Monday, November 14, 2005

DRA Testing and Children's Responses

As part of my job as a reading specialist, I administer the DRA (Developmental Reading Assessment) to many children. At the end of the test there are several items that are used to determine a child's attitude towards reading. One of the items is "Tell me what you like best about reading." As I administer the assessment, my job is to write down exactly what the child says in reply.

I've given this test hundreds of time, and the responses are usually along the lines of: "It's fun," "Some books make me laugh," or "I like the adventures." However, the other day I got responses from two different third grade children that just blew me away. Maybe they made such an impression on me because they're the reasons I enjoy reading so much. Here are their responses - word for word since that's how I had to record them:

"It takes me right into the book and I pretend I'm in the story. Like Alice in Wonderland - that really takes me into the story!"

"It's like I'm in a different world."

Those two children GET what reading is all about.


Joan said...

Those kids said it well; I can identify with their statements. Sometimes finishing a book feels like a loss -- a sort of grief at ending the relationship I have established with the characters. It takes some effort to adjust to life outside the book.

beth said...

Ditto to what Joan says. With a really good book, you don't want it to end.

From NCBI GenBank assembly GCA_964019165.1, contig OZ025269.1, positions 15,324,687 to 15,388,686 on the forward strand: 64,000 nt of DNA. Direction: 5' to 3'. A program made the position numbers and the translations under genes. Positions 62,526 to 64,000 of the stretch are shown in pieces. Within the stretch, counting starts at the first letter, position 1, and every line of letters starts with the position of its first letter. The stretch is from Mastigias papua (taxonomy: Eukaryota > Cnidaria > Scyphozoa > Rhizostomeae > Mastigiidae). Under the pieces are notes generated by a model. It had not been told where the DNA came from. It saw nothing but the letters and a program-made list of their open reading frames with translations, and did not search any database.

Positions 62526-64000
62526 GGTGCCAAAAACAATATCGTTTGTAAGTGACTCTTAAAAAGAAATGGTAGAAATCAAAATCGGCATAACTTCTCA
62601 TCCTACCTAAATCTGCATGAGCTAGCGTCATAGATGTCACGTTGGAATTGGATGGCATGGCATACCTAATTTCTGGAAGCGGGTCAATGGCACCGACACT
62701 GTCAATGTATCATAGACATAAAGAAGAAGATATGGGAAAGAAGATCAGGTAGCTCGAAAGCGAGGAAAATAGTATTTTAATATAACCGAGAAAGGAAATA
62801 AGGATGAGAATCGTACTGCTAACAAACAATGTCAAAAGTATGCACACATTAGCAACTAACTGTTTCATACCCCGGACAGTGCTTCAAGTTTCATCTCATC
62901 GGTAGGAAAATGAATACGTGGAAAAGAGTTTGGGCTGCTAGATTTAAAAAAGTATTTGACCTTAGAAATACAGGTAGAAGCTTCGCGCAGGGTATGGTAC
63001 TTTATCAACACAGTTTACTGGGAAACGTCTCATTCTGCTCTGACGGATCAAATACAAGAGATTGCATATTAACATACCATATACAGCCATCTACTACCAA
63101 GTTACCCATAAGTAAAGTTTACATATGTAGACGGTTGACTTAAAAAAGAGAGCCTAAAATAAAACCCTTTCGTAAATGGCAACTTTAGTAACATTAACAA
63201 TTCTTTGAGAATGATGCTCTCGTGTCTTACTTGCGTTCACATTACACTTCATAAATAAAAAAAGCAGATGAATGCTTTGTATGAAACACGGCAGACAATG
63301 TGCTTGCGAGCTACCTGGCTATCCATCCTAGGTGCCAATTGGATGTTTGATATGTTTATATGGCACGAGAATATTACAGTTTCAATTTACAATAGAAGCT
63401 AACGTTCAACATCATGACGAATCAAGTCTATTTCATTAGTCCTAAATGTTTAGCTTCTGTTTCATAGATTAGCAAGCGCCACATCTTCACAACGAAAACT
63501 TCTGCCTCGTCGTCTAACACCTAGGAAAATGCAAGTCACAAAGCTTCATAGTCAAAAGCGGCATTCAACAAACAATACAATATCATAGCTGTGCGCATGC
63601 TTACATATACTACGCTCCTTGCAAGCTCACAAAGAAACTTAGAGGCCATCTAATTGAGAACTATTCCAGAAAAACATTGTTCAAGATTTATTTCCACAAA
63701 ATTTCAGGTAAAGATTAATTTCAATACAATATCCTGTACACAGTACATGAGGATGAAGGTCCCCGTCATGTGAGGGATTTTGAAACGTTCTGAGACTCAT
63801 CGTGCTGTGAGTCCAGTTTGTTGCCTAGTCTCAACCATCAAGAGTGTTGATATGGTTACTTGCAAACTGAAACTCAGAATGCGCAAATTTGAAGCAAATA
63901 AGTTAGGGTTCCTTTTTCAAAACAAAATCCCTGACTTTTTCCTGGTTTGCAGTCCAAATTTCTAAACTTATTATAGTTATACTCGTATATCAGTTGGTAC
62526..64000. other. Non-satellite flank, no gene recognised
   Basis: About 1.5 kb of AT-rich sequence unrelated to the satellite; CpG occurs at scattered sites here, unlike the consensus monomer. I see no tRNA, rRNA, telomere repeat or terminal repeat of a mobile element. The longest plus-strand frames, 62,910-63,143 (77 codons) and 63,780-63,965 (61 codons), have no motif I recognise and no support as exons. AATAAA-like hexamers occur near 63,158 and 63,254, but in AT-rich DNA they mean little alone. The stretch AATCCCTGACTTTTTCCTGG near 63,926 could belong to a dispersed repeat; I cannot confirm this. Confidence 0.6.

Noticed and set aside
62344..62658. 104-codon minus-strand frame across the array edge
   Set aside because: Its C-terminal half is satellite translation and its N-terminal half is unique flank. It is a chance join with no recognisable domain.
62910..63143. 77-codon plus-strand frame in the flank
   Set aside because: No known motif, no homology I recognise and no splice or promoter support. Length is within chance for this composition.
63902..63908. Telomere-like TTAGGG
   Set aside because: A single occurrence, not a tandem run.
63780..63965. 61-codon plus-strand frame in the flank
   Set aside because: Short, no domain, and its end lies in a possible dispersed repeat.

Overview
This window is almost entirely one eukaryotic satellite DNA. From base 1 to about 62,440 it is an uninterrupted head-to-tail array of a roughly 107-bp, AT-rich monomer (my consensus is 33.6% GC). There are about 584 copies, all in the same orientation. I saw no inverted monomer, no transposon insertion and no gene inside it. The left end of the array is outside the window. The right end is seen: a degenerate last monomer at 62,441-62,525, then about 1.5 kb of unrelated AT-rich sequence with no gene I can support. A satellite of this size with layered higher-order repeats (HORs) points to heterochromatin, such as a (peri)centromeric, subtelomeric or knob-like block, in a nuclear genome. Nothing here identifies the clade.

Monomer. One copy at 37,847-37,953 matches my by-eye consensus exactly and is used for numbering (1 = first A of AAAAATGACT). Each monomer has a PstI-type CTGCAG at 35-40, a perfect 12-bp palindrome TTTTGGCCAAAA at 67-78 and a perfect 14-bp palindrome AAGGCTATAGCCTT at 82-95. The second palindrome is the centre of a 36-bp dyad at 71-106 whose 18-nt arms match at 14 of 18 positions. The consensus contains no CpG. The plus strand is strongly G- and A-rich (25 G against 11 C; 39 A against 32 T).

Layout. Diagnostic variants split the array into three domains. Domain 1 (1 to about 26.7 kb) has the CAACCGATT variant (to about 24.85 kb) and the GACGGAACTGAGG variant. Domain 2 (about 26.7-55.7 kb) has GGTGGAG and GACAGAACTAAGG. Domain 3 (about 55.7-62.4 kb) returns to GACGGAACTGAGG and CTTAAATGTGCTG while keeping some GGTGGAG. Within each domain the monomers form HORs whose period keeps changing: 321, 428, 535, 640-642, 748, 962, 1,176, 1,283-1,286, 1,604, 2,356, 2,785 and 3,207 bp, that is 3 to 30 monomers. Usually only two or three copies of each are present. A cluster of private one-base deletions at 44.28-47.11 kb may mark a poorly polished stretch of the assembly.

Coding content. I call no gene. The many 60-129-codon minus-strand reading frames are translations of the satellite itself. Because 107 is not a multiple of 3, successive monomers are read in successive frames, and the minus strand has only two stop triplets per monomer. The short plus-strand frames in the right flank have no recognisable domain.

Anonymous said...

Off subject:

I followed your link to 'Blame Bush'. Could read there all night!

Jane said...

I agree with your students. When I read a good book, I am drawn into the story and feel that I am living in the same town and know the same people and experience the same experiences. When I finish it I find myself saddened because I have to leave those people behind when I close the book. That is one of the reasons that I enjoy reading books by authors that continue characters into subsequent books. I know when I finish one book that soon I will be able to visit there again.

Joan said...

The desire to continue the relationship with characters, as Jane just commented, probably accounts for the success of a lot of very famous writers who continue book after book with the same protagonist (John Sandford, Lawrence Sanders, Janet Evanovitch, James Patterson, to name a few) and even the whole group of characters (Jan Karon for one.)